10 If we say that we have not sinned, we make him a liar, and his word is not in us.” - 1 John 1:8-10 KJV
I know there are people out there who say that once a person is saved, he or she cannot commit sin. That doesn’t stand up against scripture. This post isn’t about that, so I’m not going into the doctrines dealing with it, right now. What I will say, to anyone reading this, is that common sense has to prevail at some point. You know you. You’ve lost your temper and lashed out. You’ve walked past plenty of people without sharing the gospel. You’ve coveted something. You’ve neglected your Bible and prayer. You’ve lied, even if that lie was to yourself. You can act sanctimonious in front of whomever you like, but you know just as well as I do that you need the mercy of God because we all mess up on a regular basis.
There should be a distinction between good and evil, and those lines should be clear. There should be consequences for sin. Even in fantasy fiction, there needs to be rules founded in reality. Wrong needs to be made right. Characters should not be able to do the wrong thing and get away with it. The apostles made a lot of mistakes, but those things were dealt with.
Another aspect to think about is setting forth examples for readers to follow. I think you should have heroes that people want to be like, but they should be realistic. It’s far more powerful to have a character readers can relate to than an impossibly perfect character. A character that never makes a mistake will only make the reader feel worse about himself. A character that messes up but recovers gives the reader hope of being able to do the same thing.
We are all so very different. We have different likes, dislikes, personalities, and interests. We’re supposed to be. God made us unique. That doesn’t mean we can’t come together and agree on some basic things, but we have to set aside our version of right and wrong to allow a more accurate gauge to be our measuring tool. The problem with the world right now is everyone is advocating for this idea of “living your truth.”
There is no “your truth.” Either it’s true, or it’s false. The world has tossed the Bible out and thereby lost absolute truth. That’s why the people of this fallen world are searching for truth and end up settling for a narrative they agree with, rather than unshakable facts. Those narratives have dominated culture, from books and movies to reality television to social media. Now, unfortunately, those narratives have become the truth we want to believe. Many preachers don’t preach the Bible. They get up and quote scripture but then spend fifteen, thirty, or forty-five minutes spouting some philosophy that doesn’t line up with what God says. They tell you to follow your heart. They show you an always positive God who made this universe just for you.
Someone comes along and gives the context for the verses these false prophets are using to mislead people, and everyone wants to attack the person who pointed out the truth. We don’t like truth. We like our own sense of reality. That’s why so many people spend so much time escaping into made up worlds, and those worlds need to match exactly what they want in their reality. They want their perfect world, and anyone who introduces something they’re uncomfortable with into their reality is evil. I hate to state the obvious here, but if you spend all of your time in a false reality, you’ll start to believe it is reality. Hence, the rules. Those books become the scriptures for the people who escape into them. They spend all of their time in that reality, only coming away to make a quick trip to the grocery store, a doctor’s appointment, maybe work, or a church service where everything matches their reality.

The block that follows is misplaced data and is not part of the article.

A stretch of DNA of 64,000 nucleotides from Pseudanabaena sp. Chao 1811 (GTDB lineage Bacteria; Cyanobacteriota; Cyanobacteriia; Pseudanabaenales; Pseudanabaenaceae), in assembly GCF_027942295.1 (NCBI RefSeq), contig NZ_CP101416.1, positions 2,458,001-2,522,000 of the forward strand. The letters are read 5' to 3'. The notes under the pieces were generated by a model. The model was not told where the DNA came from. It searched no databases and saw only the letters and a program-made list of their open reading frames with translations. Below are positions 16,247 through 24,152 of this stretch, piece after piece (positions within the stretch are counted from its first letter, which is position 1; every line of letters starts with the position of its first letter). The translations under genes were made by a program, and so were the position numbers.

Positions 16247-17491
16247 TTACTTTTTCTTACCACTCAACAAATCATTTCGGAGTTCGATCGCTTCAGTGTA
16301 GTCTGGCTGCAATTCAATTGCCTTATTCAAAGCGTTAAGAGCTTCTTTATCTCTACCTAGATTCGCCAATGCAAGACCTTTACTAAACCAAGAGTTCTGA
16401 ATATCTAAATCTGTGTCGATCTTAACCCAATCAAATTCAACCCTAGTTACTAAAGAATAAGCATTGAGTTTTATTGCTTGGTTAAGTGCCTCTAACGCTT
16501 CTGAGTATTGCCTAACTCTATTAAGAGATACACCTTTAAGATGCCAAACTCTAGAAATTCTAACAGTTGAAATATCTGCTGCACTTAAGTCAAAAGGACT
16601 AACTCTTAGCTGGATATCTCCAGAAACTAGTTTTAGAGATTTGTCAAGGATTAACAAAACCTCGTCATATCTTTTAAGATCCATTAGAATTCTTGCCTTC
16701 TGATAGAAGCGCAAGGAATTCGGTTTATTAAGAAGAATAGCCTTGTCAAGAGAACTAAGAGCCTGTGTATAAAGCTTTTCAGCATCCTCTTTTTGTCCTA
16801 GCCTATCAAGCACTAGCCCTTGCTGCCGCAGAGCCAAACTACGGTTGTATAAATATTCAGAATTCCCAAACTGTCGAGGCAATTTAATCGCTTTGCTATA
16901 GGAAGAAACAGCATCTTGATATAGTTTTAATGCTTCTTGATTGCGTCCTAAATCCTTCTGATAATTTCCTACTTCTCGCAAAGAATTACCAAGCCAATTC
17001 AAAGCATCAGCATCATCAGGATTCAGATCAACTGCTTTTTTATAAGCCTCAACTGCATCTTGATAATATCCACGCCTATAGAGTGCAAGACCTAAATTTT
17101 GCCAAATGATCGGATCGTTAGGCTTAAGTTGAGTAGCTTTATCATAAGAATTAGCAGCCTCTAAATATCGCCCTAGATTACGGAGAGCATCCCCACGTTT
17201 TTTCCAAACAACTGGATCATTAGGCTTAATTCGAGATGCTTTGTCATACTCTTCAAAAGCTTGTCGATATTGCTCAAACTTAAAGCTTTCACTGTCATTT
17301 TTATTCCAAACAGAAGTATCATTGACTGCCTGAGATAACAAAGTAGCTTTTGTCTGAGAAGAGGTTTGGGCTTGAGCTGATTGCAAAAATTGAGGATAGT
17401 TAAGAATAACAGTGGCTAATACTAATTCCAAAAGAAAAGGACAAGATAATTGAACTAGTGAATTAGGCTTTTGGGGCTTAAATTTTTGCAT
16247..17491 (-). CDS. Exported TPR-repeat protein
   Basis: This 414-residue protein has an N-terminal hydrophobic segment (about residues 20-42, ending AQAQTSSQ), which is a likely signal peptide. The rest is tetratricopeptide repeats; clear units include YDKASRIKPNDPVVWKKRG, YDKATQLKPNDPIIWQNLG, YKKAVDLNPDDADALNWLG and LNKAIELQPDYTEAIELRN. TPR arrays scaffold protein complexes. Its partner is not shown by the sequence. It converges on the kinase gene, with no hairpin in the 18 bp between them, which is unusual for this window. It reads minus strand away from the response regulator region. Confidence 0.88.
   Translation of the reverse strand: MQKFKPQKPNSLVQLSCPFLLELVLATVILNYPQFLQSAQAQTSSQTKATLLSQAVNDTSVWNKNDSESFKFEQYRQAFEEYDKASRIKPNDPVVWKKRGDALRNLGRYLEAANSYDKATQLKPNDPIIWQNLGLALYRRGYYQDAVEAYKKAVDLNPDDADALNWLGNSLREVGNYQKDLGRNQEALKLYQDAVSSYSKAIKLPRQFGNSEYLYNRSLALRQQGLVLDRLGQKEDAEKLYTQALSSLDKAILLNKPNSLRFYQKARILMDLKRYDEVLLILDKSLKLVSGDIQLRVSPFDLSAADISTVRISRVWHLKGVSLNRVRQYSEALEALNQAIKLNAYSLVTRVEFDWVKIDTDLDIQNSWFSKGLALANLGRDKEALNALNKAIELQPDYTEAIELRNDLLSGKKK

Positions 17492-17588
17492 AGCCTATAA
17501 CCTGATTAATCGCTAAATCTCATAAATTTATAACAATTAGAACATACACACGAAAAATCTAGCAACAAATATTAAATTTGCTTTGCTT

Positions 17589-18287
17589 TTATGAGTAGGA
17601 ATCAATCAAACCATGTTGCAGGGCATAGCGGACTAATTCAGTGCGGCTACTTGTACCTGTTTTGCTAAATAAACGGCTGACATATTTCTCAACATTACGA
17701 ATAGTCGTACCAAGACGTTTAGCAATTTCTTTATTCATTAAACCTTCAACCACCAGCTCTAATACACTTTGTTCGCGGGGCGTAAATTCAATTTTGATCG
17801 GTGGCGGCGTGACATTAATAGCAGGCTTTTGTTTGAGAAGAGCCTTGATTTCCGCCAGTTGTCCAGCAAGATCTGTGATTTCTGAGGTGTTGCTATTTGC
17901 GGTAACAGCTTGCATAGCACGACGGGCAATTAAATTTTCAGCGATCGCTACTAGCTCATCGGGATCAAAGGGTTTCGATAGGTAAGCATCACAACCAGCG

How many times have you sat in a church service, and the sermon was directed toward people who weren’t there? The preacher rails against some sin that no one in the building is committing, so it’s safe. You can talk about that, preacher. That fits my reality.
It makes me sick. But, we should have seen it coming. Paul warned us way back in the first century. He said:
“For the time will come when they will not endure sound doctrine; but after their own lusts shall they heap to themselves teachers, having itching ears” (2 Timothy 4:3 KJV).
No matter how I say the things I’ve said here, someone will attack me. I’ll be labeled falsely. Someone will say that I’ve violated some sacred trust, that I’ve told people they should just go do whatever they want and God will forgive. Someone will say that I’m for wild living, cussing, partying, and living by no rules.
I’ve done nothing of the sort.
I’ve simply stated the obvious. We make rules that fit our comfort zone and call them biblical principles. Anyone who doesn’t line up with our set of rules must be ungodly, and therefore should be avoided. We create division in the body of Christ that should not exist. The truth is that God wants us to be in a relationship with him. He wants to guide us into truth and show us the perfect way. Our purpose is to honor Him in all that we do.
You won’t find foul language in my Christian fiction books. You won’t find graphic descriptions of sex. If my characters sin, they will face the consequences but be shown the way of forgiveness through the power of God. There will be violence, but it won’t be gratuitous. There will be graphic depictions of some difficult things, but only as far as is needed to drive the story forward and solidify the message. There will be a clear line between good and evil.
But those are my rules that I’ve decided based on my relationship with God. I feel comfortable following those basic guidelines, but they’re mine. Obviously, my publisher has guidelines as well, and I respect those parameters and enjoy my partnership with them. I believe that represents unity in the body of Christ. We come together and agree on the way we’re going to do things in order to get the message to the world and glorify God through our art. If I see a Christian writer doing things in a book that I think are a clear violation of Scripture, I choose whether to keep reading or not. I don’t blast that author, and I certainly am not about to slander him or her. I’m far from perfect, which is why I need the Lord and why I extend the same grace to authors that I want for myself from readers.
I pray we can all love one another and respect our differences.